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Law School Case Brief

Duncan v. Cessna Aircraft Co. - 665 S.W.2d 414

Rule:

The lex loci rules will no longer be used in Texas to resolve conflicts problems. Instead, in all choice of law cases, except those contract cases in which the parties have agreed to a valid choice of law clause, the law of the state with the most significant relationship to the particular substantive issue will be applied to resolve that issue.

Facts:

Carolyn Parker Duncan, individually and on behalf of her minor children, brought a wrongful death action against Cessna Aircraft Company (Cessna) for damages suffered when an airplane crash killed her husband, James Parker. The jury returned a verdict of $1,000,000 for Duncan, but the trial court rendered judgment non obstante veredicto for Cessna. On appeal, the court of appeals reversed the trial court's judgment and remanded the cause for a partial new trial. 

Issue:

Did the lower courts err in its decision?

Answer:

Yes.

Conclusion:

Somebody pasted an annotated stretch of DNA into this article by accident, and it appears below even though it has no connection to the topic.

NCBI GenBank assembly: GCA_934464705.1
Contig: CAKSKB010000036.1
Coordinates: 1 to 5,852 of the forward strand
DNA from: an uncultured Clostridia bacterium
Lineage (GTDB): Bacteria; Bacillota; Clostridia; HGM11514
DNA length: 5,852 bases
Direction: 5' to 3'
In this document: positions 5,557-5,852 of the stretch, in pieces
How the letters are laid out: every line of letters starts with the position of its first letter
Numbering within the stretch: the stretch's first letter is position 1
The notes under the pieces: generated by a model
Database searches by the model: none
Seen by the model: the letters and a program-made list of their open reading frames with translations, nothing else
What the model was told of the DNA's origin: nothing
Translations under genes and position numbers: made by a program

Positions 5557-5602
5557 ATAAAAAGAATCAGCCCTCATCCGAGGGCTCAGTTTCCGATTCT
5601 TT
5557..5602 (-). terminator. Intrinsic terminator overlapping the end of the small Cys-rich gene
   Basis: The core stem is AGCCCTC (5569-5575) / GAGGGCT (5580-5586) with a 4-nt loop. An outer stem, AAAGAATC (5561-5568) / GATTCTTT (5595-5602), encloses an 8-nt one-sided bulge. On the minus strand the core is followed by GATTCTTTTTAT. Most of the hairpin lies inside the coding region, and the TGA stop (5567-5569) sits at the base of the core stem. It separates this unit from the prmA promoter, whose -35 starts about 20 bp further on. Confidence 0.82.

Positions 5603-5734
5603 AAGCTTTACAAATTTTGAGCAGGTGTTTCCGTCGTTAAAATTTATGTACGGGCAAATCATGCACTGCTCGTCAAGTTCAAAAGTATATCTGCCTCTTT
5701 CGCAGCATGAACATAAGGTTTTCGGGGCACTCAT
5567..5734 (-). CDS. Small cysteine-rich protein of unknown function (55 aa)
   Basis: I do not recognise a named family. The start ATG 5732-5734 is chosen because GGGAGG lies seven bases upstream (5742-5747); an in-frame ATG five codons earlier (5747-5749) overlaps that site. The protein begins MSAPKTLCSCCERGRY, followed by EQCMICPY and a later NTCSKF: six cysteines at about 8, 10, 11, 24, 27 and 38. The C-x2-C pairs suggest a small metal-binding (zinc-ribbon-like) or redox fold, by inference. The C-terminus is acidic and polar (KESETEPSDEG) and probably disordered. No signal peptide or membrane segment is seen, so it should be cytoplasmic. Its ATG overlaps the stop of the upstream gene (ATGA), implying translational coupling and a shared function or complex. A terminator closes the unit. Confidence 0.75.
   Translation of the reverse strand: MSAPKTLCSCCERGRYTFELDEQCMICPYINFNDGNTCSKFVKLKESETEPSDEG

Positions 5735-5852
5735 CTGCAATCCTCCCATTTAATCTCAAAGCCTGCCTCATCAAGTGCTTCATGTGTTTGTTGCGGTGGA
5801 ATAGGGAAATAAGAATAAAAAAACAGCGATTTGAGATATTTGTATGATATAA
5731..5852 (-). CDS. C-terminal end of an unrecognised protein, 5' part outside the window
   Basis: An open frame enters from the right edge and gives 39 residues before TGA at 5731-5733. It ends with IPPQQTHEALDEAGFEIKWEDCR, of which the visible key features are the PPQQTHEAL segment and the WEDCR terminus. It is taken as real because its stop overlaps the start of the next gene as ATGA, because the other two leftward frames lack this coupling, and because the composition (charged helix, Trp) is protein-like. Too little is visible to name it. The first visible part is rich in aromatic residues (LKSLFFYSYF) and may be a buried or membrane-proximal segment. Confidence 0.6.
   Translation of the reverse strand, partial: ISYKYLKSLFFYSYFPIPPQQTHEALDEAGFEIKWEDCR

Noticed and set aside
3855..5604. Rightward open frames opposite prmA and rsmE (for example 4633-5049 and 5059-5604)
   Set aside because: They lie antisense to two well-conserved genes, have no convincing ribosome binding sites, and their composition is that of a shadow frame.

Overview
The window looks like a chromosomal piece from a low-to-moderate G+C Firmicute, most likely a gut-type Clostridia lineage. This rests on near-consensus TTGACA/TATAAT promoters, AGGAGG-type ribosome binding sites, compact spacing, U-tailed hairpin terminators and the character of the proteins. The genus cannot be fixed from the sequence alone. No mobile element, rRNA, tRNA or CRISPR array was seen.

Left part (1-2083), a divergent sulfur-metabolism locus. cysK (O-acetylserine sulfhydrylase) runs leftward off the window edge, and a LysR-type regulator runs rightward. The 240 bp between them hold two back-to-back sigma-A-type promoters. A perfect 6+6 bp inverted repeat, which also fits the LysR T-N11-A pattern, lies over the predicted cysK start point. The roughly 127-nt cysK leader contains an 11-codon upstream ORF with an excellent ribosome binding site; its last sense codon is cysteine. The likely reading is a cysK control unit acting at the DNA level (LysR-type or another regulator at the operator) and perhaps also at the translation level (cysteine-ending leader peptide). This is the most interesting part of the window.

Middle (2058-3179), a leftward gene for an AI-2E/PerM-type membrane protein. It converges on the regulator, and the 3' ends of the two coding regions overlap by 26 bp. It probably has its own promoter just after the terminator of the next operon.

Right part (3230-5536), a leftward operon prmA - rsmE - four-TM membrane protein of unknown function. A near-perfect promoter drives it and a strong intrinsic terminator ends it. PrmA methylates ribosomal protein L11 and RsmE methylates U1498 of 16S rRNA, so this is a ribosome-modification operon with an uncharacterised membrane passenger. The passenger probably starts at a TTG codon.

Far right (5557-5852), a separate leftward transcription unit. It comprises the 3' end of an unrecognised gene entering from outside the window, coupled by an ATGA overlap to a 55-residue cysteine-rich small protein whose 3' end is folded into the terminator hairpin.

The judgments of the trial court and court of appeals were reversed, and judgment was rendered on the jury verdict for petitioner, subject to a credit for damages already received in settlement. The Supreme Court of Texas held that because Texas had the most significant relationship to the issue, the court applied Texas law to construe a release executed between petitioner and the owner of the airplane. Under Texas law, the release did not discharge respondent's liability because respondent was not specifically identified in the release. In a ruling that established a new comparative causation rule of law, to apply only prospectively, the court held that in products liability cases, defendants could obtain a jury allocation of plaintiff's damages according to plaintiff's, defendants', and third parties' respective percentages of causation of those damages.

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